Mr. Fast’s target for North American Construction Group shares increased by $1 to $27.50, just below the $27.70 average, with an “outperform” rating.

He also increased his target for Toromont Industries Ltd. (TIH-T, “outperform”) to $127 from $120. The average is $124.56.

“Supported by a rock solid balance sheet, we view TIH as a beacon of stability during market volatility, and expect investors to continue to turn to high-quality, liquid names during uncertain markets,” the analyst saud.

Conversely, he reduced his target for Ritchie Bros. Auctioneers (RBA-N/RBA-T, “market perform”) to US$55 from US$57, which is the current consensus.

“We continue to see Ritchie face equipment supply headwinds, though strength in used equipment prices is providing an offset,” said Mr. Fast.


While he thinks demand trends for Doman Building Materials Group Ltd. (DBM-T) remain “strong,” Stifel analyst Ian Gillies said he’s becoming “more cautious,” citing recent lumber price declines as well as inflationary pressure and rising interest rates that could slow down housing construction and renovation activities.

“Lumber prices trended upward in 1Q22 with an average of US$1,194 per thousand board feet, up 49 per cent from 4Q21,” he said. “The strength of pricing in 1Q22 is supportive of our 1Q22 revenue of $696-million, up 8.5 per cent quarter-over-quarter and 33.8 per cent year-over-year. In terms of volume, headwinds from weather, Omicron, and temporary truck shortage could partially temper growth during the quarter.

“As at April 22, 2022, the spot price lumber price was US$1,003/bft, which is down 17 per cent since our launch and a 29-per-cent decrease from this year’s peak of US$1,420 reached on March 15, 2022. Similarly, the strip price has declined with 2022 down 9 per cent and 2023 down 12 per cent, respectively, since our launch on February 10, 2022.”

In a research note released Monday, Mr. Gillies cut his 2023 estimates for the Vancouver-based company, expecting rising interest rates to hurt consumer spending, weighing on free cash flow and earnings.

With the decline in lumber prices, he cut his target for Doman shares by $1 to $9, keeping a “buy” rating. The average is $9.93.

“We believe Doman is well positioned with its expanded geographical presence, and the company stands to benefit from the following key items: 1) robust macro tailwinds indicate strong demand that bolsters revenue growth; 2) a high level of leverage could bring significant upside in a rising lumber price environment; and 3) the highly fragmented industry presents opportunities to execute more bolt-on acquisitions for expansion. In our view, the P/B ratio is a crucial indicator to invest in the stock, as we believe a low P/B ratio presents the most potential upside,” he said.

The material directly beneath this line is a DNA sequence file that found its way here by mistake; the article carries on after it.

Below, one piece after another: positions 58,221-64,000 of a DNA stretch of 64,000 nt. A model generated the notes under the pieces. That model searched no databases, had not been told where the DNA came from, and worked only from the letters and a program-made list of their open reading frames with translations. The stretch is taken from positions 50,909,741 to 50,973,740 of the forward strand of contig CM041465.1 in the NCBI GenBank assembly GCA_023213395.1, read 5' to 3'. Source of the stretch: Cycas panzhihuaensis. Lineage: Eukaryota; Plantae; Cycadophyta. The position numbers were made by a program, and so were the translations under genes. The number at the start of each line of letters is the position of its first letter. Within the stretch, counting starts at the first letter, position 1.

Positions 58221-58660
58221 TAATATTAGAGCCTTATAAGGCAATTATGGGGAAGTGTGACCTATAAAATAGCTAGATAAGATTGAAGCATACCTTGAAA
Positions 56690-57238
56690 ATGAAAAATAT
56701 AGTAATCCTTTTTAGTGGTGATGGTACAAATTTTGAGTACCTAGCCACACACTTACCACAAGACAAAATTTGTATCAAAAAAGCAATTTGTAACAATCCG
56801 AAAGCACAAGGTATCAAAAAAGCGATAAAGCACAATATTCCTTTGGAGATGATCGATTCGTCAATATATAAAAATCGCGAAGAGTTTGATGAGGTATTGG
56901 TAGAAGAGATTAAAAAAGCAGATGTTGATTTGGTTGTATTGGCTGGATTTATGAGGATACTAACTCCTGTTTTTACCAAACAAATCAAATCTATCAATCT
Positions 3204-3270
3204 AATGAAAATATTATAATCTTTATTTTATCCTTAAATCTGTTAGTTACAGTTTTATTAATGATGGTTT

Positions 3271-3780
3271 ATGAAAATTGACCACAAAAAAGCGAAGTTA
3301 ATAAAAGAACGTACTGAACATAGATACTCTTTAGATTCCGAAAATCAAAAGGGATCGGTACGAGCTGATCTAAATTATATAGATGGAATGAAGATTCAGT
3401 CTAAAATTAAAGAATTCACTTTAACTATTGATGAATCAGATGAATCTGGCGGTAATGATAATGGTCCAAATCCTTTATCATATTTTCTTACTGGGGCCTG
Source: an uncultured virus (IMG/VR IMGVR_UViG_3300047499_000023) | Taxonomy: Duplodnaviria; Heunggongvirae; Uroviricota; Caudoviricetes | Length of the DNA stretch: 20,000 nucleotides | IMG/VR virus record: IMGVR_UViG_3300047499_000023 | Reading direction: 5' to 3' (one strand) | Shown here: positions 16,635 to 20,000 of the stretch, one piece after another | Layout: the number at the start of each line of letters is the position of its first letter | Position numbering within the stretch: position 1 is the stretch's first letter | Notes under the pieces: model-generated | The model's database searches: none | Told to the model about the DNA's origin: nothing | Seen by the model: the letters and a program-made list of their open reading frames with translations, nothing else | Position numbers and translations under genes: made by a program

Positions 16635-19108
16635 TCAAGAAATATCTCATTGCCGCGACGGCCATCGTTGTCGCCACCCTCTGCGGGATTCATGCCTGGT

In a separate note previewing earnings season for diversified industrials, Mr. Gillies cut his target for Russel Metals Inc. (RUS-T) to $37.25 from $39, below the $40.29 average, with a “buy” rating.

“Our 2022 EBITDA estimate has declined by 4 per cent to $447-million, while our 2023 EBITDA is up 4 per cent to $399-million. The changes result from updated HRC strip pricing,” he said.

He also reduced his WSP Global Inc. (WSP-T) target to $180 from $190 with a “buy” rating. The average is $194.71.

“Our 2022 and 2023 EPS estimate declines by 7 per cent and 6 per cent, respectively. The decline is due to an updated depreciation and amortization forecast,” said Mr. Gillies.


Seeing it “well positioned” in the Lithium Triangle of South America, Paradigm Capital analyst David Davidson initiated coverage of Toronto-based Arena Minerals Inc. (AN-X) with a “speculative buy” rating.

“Argentina has recently become the mecca for investment into the growing lithium market and, in short order, should begin to rival its neighbour Chile as a leading lithium producer. Currently, there are two brine operations in Argentina producing about 37Kt of lithium carbonate equivalent (LCE) compared to 112Kt LCE in Chile. However, there are at last count eight projects either at the feasibility stage or under construction that could push production to in excess of 80Kt LCE by 2026. Arena has quickly become a prominent new name in lithium brine development by virtue of its high-quality Sal de la Puna and Antofalla projects and management team with 50 years of lithium development experience. Combined with a strategic partnership with Ganfeng Lithium, China’s largest lithium compounds producer, you have a company that should move to producer status in a reasonably short time frame.”

He set a $1 target for Arena shares, exceeding the 85-cent average.


In other analyst actions:

* RBC Dominion Securities analyst Geoffrey Kwan cut AGF Management Ltd. (AGF.B-T) to “underperform” from “sector perform” with an $8 target, down from $8.50 and below the $8.96 average.

* Mr. Kwan also lowered Alaris Equity Partners Income Trust (AD.UN-T) to “sector perform” from “outperform” with a $24 target, sliding from $25. The average is $24.21.

* Desjardins Securities analyst Brent Stadler cut his target for Vancouver-based EverGen Infrastructure Corp. (EVGN-X) to $8 from $10.50 with a “buy” rating. Others making changes include: Echelon Capital’s Michael Mueller to $10 from $11.25 with a “speculative buy” rating and RBC’s Nelson Ng to $6 from $7 with an
“outperform” rating. The average is $9.75.

“We have modelled expected expansion project delays, which reduces our 2023 estimates, and have also increased our cost of equity,” Mr. Stadler said. “As a result, we have reduced our target ... We continue to believe that the RNG space is exciting and that EVGN’s outlook is positive with a significant pipeline which could lead to explosive growth. We look forward to the update on the expansion projects expected in 2 months and additional M&A in 2022.”

Follow David Leeder on Twitter: @daveleederOpens in a new window